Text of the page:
The poisonous rhetorical legacy of Karl Rove

Even Fox's Chris Wallace wants to know why Bush's newly departed advisor had to paint Democrats as traitors.

Published August 20, 2007 11:30AM (EDT)

On Fox News Sunday morning, Karl Rove played the victim. He told host Chris Wallace that in the wake of his resignation as White House deputy chief of staff, his enemies were on the hunt. Rove compared himself to a legendary monster whom the ancient Anglo-Saxon hero Beowulf sought to slay. "I mean, I'm a myth, and they're ... You know, I'm Grendel ... They're after me."

But Rove, who pursued his Democratic foes with a relentless repertoire of dirty tricks, smears and outright lies, won't win many sympathizers by depicting himself as unfairly maligned. He is likely to be remembered above all for his own expertise at demonization, specifically for his ability to paint his political opponents as unreliable partners in the "war on terror" -- as traitors to the United States. A master propagandist, he portrayed his rivals as fellow travelers with Osama bin Laden, the Taliban and Saddam Hussein. Like Cain, from whom Grendel was said to be descended, Rove was more interested in fratricide than in the welfare of his people.

While the Democrats were debating on ABC's "This Week" Sunday morning, Rove appeared on the other three political talk shows. Surprisingly, it was Wallace of "Fox News Sunday" who asked Rove to defend his rhetorical legacy. For about a fourth of his interview, Wallace pushed Rove again and again to explain his willingness to cast aspersions on the patriotism of Democrats.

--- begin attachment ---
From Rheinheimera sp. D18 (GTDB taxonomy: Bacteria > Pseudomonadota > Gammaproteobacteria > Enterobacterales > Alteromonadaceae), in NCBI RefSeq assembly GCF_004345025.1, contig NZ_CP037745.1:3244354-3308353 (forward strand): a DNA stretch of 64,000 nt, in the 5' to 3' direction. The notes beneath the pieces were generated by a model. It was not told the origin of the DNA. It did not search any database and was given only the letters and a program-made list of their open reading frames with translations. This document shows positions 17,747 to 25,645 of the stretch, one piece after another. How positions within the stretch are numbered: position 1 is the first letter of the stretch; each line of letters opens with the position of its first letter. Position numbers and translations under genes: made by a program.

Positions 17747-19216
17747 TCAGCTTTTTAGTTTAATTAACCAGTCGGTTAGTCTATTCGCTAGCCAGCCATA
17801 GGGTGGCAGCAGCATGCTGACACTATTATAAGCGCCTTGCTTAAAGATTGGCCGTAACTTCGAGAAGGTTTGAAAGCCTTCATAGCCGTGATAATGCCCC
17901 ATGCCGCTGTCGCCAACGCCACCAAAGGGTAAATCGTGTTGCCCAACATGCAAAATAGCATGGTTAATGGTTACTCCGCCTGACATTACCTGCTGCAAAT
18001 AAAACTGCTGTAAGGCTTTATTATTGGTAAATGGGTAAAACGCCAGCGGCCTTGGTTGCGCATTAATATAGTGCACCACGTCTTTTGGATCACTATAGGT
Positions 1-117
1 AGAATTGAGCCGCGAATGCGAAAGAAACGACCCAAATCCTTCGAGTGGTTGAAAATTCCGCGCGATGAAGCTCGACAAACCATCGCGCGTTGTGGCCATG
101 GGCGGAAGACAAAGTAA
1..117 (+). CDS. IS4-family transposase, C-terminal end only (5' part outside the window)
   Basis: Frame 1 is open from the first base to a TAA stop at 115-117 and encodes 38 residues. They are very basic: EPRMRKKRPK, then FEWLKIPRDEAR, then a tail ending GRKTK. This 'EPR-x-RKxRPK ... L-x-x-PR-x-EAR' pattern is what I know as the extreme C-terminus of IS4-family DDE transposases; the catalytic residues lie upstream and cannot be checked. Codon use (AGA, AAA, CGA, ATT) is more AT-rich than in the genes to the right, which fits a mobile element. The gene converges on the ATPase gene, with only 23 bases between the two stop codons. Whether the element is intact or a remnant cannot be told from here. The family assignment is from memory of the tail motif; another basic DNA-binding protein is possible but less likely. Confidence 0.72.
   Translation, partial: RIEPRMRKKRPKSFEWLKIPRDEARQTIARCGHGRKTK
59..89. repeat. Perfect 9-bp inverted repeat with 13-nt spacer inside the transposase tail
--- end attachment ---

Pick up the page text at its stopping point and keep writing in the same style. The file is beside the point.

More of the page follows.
First, he asked Rove about the decision of the White House to turn the "war on terror" into a campaign issue in the 2002 midterms. He cited as an example the Republican attacks on Democratic Sen. Max Cleland of Georgia as weak on national security.

Cleland, a veteran who lost an arm and both of his legs in Vietnam, faced Republican Saxby Chambliss, who had never worn a uniform. Yet Chambliss lashed out at Cleland "for breaking his oath to protect and defend the Constitution," accusing him of treason. Chambliss won the election. Many believe that Rove advised Chambliss and other Republican candidates to pursue this sort of smear campaign. Terrorism, Rove observed, is a good issue for the Republicans to take to the country.

Among Rove's techniques was to identify every stance, every word, in every piece of legislation put forward by President Bush as identical with the welfare and security of the United States, and therefore any opposition to any jot or tittle of it as inimical to the country's essential interests. That is, he inscribed the nation on the person of George W. Bush, so that opposition to the president was coded as betrayal of America.